Contrary to popular belief you don’t have to be good at yoga to do yoga!
The only pre-requisite for a budding yogi is an attitude of curiosity and a yearning to eliminate mental and physical suffering, so for anyone out there perhaps considering starting or re-starting yoga this article is for you!
Yoga is essentially a therapeutic practice of movement, awareness and breath, bringing about a peaceful state in body and mind and therefore should be accessible to all.
Today’s busy lifestyles mean we are more in need of yoga’s ancient gifts than ever before, but it can be a great challenge for us to let go of our habitual attitudes that usually drive us.
In yoga we strive for mindful practice, playing the edge of effort and ease, working hard enough to stay present with our practice, but not so hard that our mind can’t wait to get out of the pose and our body therefore becomes more rigid. We also don’t want to take it too easy so that the mind wanders and the body becomes sloppy and lazy.
Each movement and posture is performed with the steady breath acting as the guide.
However, maybe we are someone who has a tendency to ‘push through’ obstacles, or maybe our tendency is to give up when things seem beyond our reach, having no faith in our own potential, or maybe we try to keep up with what we perceive we ‘should’ be able to do instead of listening to our own bodies (remember the first yama, Ahimsa - do no harm?), refusing to accept where our true limitations are right now.
If we continue to practice this way then we are practising without awareness and are likely to give up Yoga as ‘too hard’ or ‘not for me’ as we don’t reap any of the benefits, only a growing frustration, diminishing sense of self worth or perhaps an injury.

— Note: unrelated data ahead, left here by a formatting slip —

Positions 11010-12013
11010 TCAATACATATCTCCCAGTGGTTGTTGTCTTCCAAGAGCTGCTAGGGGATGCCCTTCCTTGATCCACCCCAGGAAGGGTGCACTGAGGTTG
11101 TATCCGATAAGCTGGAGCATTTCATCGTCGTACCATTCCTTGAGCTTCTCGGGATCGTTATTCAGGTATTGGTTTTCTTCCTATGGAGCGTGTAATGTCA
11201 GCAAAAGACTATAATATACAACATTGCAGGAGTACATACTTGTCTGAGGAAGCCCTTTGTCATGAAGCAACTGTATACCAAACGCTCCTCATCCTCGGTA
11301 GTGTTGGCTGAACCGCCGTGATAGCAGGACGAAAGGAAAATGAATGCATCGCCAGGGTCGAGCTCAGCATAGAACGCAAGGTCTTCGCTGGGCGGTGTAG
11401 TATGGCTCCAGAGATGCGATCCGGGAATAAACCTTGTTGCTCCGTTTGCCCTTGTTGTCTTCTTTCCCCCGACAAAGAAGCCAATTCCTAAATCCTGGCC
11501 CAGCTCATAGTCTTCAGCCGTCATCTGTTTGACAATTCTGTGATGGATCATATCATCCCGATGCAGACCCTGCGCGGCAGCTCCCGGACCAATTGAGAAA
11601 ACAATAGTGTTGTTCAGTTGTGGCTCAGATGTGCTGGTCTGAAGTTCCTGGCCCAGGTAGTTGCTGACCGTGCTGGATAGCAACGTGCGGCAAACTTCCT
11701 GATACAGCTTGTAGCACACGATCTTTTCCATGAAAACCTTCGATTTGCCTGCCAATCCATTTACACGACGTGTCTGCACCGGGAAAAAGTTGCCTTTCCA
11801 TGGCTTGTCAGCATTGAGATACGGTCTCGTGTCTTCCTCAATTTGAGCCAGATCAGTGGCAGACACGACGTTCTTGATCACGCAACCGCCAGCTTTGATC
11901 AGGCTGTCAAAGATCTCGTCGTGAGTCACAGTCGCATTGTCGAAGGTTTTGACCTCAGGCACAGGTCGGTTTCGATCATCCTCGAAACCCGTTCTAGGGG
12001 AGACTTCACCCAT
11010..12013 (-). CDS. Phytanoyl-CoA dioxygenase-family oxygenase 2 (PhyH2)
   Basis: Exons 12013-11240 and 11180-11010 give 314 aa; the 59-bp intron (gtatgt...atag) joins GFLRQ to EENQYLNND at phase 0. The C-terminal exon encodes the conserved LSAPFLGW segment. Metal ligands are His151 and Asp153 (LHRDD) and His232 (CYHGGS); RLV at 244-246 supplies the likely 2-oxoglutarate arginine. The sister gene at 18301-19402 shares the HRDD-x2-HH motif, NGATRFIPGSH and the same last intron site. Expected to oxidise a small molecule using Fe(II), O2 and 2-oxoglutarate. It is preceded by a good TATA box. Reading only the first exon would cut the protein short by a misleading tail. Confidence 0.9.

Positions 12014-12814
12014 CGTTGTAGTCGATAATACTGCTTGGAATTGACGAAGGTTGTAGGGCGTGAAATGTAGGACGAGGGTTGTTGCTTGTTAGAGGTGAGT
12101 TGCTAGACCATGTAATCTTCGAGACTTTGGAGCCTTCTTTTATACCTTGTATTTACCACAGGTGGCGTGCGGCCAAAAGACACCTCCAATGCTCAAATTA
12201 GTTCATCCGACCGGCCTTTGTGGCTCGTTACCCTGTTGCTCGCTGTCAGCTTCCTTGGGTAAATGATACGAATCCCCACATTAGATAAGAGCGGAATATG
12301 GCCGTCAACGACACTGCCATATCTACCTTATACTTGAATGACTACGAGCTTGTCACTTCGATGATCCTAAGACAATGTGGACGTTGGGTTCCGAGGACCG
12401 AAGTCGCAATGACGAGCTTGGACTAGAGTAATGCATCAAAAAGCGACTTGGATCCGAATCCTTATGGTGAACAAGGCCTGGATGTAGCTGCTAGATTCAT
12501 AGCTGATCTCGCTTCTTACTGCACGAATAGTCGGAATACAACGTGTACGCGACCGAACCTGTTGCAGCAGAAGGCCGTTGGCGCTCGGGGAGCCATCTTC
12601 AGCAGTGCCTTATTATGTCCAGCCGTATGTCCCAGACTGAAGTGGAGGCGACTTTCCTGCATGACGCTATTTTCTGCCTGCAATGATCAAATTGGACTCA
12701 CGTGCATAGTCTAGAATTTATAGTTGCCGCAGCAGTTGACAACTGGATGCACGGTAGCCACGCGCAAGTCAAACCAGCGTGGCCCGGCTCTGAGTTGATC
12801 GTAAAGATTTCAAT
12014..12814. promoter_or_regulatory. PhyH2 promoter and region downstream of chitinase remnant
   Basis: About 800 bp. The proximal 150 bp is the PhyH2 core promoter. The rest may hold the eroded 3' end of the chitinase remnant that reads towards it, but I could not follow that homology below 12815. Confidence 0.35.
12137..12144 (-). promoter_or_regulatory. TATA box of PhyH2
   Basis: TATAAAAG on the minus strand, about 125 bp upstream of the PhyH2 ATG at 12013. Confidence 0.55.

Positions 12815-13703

What is perhaps often poorly understood is that the physical side of yoga is just one of 8 limbs of hatha yoga, the others being: breath/energy control, meditation, concentration, withdrawal of the senses and relaxation as well as lifestyle observances and abstentions.
All of these elements can be practiced separately or together – for example in physical Asana or Yoga postures we involve awareness of all 8 limbs.
This equally means that if you are unable to do a particular pose, then spending that time in visualising the practice in a peaceful, focused way, with awareness of breath and without judgement of your ability, is far more Yogic and beneficial than pushing through regardless of the warning messages your body may be trying to tell you.
Yoga was traditionally a one on one affair, with group classes being a more modern/western approach, so in a class environment it is valuable to make use of props such as blocks, straps, chai
rs, cushions, etc, in order to modify poses to suit each individual. A good teacher will also offer different options for poses for those with more or less flexibility or experience.
Patience, persistence and mindfulness on behalf of both student and teacher in a class environment is therefore needed to implement these adaptations and a few one on one sessions go a long way to help tailor specific poses, raise body awareness and bring confidence and flow to one’s practice.....So now that there's no reason not to, why not get on that mat??